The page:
The gospel is called the ‘good news’ because it addresses the most serious problem that you and I have as human beings, and that problem is simply this: God is holy and He is just, and I’m not. And at the end of my life, I’m going to stand before a just and holy God, and I’ll be judged. And I’ll be judged either on the basis of my own righteousness–or lack of it –or the righteousness of another. The good news of the gospel is that Jesus lived a life of perfect righteousness, of perfect obedience to God, not for His own well being but for His people. He has done for me what I couldn’t possibly do for myself. But not only has He lived that life of perfect obedience, He offered Himself as a perfect sacrifice to satisfy the justice and the righteousness of God.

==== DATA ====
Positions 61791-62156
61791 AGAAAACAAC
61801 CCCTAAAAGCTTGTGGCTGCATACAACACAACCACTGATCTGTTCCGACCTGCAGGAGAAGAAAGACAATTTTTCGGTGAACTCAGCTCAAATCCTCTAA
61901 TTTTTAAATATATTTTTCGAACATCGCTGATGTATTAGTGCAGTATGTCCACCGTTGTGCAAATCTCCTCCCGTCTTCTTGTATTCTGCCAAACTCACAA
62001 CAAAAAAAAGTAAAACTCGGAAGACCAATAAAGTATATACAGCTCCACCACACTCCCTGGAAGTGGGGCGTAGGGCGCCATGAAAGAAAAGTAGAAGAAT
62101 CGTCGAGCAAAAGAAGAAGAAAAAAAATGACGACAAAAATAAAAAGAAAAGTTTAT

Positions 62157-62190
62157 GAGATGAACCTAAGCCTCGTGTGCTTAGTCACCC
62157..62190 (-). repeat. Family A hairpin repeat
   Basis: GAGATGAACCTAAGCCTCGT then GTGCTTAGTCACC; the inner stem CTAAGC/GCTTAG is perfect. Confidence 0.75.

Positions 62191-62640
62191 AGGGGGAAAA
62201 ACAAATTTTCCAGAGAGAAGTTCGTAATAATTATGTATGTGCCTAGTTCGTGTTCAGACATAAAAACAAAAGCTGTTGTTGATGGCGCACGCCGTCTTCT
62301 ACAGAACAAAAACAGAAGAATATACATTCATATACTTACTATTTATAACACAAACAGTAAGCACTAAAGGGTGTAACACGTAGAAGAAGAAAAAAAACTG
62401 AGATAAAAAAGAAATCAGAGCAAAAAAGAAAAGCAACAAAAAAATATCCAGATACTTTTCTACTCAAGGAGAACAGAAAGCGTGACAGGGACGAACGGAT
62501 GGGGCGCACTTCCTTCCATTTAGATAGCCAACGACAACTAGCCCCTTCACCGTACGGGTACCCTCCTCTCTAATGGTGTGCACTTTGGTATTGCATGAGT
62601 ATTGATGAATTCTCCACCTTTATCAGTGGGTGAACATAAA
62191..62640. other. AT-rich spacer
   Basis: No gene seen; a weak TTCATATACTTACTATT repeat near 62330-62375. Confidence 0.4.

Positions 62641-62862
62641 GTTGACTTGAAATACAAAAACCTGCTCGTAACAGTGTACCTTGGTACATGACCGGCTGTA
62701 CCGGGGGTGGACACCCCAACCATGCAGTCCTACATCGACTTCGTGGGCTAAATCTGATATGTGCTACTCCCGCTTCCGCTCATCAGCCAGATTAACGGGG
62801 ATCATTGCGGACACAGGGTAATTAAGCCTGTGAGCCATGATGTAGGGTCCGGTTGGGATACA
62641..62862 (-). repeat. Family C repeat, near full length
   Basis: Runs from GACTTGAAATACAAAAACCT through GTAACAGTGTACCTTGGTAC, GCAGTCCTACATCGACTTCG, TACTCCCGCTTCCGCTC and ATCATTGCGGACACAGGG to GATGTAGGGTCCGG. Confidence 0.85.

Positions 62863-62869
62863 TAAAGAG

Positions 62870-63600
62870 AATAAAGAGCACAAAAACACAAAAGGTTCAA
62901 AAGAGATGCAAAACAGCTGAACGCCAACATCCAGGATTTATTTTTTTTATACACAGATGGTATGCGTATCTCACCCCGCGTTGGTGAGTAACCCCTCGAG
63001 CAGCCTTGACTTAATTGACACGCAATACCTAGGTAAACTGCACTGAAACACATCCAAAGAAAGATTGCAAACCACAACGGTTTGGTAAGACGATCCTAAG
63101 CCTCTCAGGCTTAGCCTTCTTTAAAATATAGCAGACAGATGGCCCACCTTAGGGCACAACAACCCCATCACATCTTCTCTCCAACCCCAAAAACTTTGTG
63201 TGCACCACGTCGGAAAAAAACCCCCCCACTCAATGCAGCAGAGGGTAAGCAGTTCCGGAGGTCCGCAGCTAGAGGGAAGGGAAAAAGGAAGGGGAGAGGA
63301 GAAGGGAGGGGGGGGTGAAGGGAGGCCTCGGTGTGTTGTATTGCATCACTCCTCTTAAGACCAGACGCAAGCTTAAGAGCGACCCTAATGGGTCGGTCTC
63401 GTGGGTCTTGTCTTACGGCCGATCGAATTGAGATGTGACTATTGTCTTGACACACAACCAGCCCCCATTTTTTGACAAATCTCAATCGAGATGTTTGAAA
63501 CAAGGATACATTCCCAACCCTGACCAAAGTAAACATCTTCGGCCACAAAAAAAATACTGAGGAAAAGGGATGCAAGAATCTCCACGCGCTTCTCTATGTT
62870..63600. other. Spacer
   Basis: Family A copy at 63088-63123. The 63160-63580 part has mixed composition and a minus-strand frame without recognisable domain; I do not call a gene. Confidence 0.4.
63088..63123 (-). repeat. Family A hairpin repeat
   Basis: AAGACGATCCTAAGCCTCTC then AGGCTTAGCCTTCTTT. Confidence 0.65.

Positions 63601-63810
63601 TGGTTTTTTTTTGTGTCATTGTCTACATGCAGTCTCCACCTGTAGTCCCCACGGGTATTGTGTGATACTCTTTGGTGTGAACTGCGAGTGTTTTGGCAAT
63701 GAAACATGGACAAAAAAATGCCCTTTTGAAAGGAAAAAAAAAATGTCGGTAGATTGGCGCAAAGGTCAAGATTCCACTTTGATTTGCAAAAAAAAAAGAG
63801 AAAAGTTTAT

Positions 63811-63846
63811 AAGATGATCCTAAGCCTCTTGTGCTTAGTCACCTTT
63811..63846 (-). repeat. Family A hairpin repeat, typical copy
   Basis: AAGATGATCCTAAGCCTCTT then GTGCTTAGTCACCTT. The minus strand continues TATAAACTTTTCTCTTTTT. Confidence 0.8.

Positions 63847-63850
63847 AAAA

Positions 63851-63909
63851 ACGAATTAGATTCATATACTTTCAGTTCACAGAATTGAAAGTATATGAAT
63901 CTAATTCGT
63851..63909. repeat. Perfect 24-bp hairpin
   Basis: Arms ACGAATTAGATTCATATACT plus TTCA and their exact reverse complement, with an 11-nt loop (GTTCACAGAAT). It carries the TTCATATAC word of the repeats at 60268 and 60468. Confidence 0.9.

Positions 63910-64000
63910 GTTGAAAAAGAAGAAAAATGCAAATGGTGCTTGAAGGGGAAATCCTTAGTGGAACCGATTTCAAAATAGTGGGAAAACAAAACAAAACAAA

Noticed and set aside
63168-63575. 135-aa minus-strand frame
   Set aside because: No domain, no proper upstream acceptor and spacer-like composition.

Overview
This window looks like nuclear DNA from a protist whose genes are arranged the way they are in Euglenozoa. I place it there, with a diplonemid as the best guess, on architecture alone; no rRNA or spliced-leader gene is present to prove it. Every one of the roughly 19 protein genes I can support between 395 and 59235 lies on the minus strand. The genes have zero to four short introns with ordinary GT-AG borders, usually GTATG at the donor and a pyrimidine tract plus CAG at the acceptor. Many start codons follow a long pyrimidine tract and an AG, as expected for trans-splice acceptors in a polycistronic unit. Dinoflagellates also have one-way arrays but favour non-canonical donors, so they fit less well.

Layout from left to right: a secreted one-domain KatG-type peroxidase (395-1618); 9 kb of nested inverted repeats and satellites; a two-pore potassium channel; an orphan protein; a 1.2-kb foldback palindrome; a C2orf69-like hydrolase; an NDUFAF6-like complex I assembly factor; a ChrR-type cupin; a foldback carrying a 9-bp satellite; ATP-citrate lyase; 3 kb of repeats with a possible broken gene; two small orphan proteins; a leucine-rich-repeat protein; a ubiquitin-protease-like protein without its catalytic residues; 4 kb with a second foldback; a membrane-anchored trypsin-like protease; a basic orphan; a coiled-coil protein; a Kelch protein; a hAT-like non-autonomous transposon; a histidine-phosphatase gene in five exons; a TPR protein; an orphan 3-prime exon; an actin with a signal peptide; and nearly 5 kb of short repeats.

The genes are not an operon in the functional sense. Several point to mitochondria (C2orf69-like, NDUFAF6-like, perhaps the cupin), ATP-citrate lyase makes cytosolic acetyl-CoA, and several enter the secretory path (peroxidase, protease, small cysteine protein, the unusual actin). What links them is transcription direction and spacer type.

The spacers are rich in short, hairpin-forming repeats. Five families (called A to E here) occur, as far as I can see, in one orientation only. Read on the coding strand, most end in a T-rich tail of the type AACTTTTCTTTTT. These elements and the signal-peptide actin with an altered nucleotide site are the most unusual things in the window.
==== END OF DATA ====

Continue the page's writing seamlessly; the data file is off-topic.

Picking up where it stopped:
The great misconception in our day is this: that God isn’t concerned to protect His own integrity. He’s a kind of wishy-washy deity, who just waves a wand of forgiveness over everybody. No. For God to forgive you is a very costly matter. It cost the sacrifice of His own Son. So valuable was that sacrifice that God pronounced it valuable by raising Him from the dead – so that Christ died for us, He was raised for our justification. So the gospel is something objective. It is the message of who Jesus is and what He did. And it also has a subjective dimension. How are the benefits of Jesus subjectively appropriated to us? How do I get it? The Bible makes it clear that we are justified not by our works, not by our efforts, not by our deeds, but by faith–and by faith alone. The only way you can receive the benefit of Christ’s life and death is by putting your trust in Him–and in Him alone. You do that, you’re declared just by God, you’re adopted into His family, you’re forgiven of all of your sins, and you have begun your pilgrimage for eternity.